Toucans, Costa Rica

You’d think toucans would be easy to spot with their bright orange bills but these birds are very shy and live high up in tree canopies. There are 40 species of toucans throughout Mexico, Central and South America, the most famous of which is the bright-billed toco toucan. These spectacular birds use their colourful choppers during mating rituals where the male and female toss fruit at one another.

Where to stay

Set on 1,000 acres of lowland rainforest, Lapa Rios is one of National Geographic’s ‘Unique Lodges of the World’ and offers ‘a Noah’s Ark level of wildlife’, with over 300 bird species to delight keen twitchers. Skilled guides with trained eyes can help you to find shy toucans as well as the plethora of species which have made this stunning rainforest home.

Resplendent quetzals, Costa Rica

This iconic bird truly lives up to its name and is nothing short of resplendent. With eye-poppingly green feathers and a red belly, it is truly captivating. This bird was sacred to the Mayans and Aztecs and it was seen as a symbol of wealth. During mating season, male quetzals grow twin tail feathers that form a metre-long train.

Where to stay

The Villa Blanca Cloudforest Resort Nature Reserve offers charming lodges and suites within a 19th-century mountain village. The Villa Blanca Quetzal tour takes you on a scenic drive to the Azahar Peak in the Central Highlands, where you’ll visit a family-operated farm where quetzals nest, along with a variety of birds and wildlife.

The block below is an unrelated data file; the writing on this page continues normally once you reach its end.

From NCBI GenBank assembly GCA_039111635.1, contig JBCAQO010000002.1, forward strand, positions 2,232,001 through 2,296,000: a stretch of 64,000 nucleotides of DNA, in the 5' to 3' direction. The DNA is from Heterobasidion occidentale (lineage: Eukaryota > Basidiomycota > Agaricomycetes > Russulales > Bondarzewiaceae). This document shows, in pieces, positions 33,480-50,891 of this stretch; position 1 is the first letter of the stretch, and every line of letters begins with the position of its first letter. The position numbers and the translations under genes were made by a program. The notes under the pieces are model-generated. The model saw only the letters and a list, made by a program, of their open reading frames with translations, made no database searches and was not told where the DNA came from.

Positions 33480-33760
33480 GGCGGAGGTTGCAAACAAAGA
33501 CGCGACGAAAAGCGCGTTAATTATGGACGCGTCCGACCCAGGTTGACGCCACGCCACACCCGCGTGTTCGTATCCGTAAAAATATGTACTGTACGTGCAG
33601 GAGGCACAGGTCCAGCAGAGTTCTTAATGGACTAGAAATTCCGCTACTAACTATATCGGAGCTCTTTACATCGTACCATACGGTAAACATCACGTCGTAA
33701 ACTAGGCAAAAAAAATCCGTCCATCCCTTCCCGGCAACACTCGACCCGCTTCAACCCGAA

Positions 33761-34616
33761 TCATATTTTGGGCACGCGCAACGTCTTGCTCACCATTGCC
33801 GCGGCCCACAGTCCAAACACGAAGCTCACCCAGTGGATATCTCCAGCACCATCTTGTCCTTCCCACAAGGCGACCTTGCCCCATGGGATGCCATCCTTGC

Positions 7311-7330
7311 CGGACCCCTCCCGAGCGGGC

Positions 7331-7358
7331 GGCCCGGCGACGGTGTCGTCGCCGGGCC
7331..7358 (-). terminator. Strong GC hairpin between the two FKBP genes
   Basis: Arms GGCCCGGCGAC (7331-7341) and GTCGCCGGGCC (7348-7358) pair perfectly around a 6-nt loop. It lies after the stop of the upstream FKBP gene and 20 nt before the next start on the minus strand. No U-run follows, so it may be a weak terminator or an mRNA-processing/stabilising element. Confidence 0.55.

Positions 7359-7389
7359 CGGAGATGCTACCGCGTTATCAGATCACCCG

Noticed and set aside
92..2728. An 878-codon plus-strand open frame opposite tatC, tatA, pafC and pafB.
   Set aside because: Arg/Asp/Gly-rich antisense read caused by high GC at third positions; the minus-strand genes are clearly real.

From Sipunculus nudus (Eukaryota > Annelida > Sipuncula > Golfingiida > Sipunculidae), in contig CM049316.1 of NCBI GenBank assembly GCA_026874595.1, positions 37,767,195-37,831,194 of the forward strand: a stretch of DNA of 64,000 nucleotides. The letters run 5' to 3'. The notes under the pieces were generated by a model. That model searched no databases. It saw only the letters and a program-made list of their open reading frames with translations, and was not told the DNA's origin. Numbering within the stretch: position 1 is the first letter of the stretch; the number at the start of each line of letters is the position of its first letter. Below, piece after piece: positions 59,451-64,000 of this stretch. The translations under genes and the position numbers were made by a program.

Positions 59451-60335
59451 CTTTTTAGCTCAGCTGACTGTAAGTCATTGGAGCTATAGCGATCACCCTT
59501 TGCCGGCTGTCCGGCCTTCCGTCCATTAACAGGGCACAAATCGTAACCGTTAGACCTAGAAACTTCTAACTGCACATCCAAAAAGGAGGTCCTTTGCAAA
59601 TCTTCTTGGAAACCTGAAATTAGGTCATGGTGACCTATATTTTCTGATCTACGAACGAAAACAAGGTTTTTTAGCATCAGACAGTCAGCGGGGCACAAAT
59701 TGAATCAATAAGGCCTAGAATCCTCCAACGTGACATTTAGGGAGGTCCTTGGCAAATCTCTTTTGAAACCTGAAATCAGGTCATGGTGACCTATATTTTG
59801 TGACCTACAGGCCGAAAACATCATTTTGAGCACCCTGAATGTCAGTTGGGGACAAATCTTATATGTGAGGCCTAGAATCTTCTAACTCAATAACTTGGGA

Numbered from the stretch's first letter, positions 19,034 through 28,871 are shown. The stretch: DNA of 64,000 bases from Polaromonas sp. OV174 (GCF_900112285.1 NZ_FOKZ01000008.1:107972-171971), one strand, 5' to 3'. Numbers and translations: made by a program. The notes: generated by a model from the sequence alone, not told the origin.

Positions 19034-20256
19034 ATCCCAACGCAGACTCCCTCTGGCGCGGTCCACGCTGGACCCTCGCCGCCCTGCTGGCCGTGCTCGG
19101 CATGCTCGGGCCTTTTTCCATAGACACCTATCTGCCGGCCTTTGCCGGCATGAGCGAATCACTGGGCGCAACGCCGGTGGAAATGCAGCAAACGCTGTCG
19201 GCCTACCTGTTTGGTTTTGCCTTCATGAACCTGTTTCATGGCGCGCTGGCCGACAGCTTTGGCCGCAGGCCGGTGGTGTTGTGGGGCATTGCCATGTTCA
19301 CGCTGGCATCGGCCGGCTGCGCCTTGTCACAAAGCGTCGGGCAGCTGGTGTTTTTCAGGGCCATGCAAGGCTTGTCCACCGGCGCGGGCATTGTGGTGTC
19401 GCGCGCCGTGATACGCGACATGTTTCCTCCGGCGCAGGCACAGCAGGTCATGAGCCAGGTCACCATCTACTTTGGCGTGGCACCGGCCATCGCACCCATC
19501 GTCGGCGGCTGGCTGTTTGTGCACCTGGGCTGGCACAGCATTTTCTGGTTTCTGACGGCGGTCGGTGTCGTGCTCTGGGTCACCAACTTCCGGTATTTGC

Marine iguanas, Galapagos

Marine iguanas, unique to the Galapagos Islands, are the only lizards that have the ability to forage and swim in the sea. These are the only marine lizards in the world and love basking in the sun while lounging on the rocks (which is why they are black as their colour helps them to retain the heat since they’re cold-blooded).

Where to stay

The eco-chic Finch Bay is one of the Galapagos’s finest hotels, perfect for exploring this fascinating region by land. Marine iguanas are prolific throughout the Galapagos and can be seen pretty much anywhere. Surrounded by mangrove forests, it also provides the ideal base for birdwatching.

Pumas, Patagonia

Also known as the mountain lion, pumas are incredibly powerful as contemporaries of the extinct sabre-toothed cat and can run up to 50mph. They have powerful hind legs which give them great jumping power- perfect for hunting deer, elk, moose and pretty much anything else it can get its paws on.

Where to stay

The Awasi Patagonia overlooks the iconic peaks of the Torres del Paine National Park and its crystal-clear lakes. The Awasi Puma Foundation works for the conservation of these big cats, with a 4,500-hectare reserve for the puma population. Stay in one of the resort’s luxurious villas, with pumas nearby, as well as guanacos, condors, foxes and other fascinating neighbours.

Thomas Ryves is Marketing Director at Exsus Travel. Exsus Travel specialises in creating the very best luxury tailor-made holidays, honeymoons and family adventures in over 80 destinations worldwide.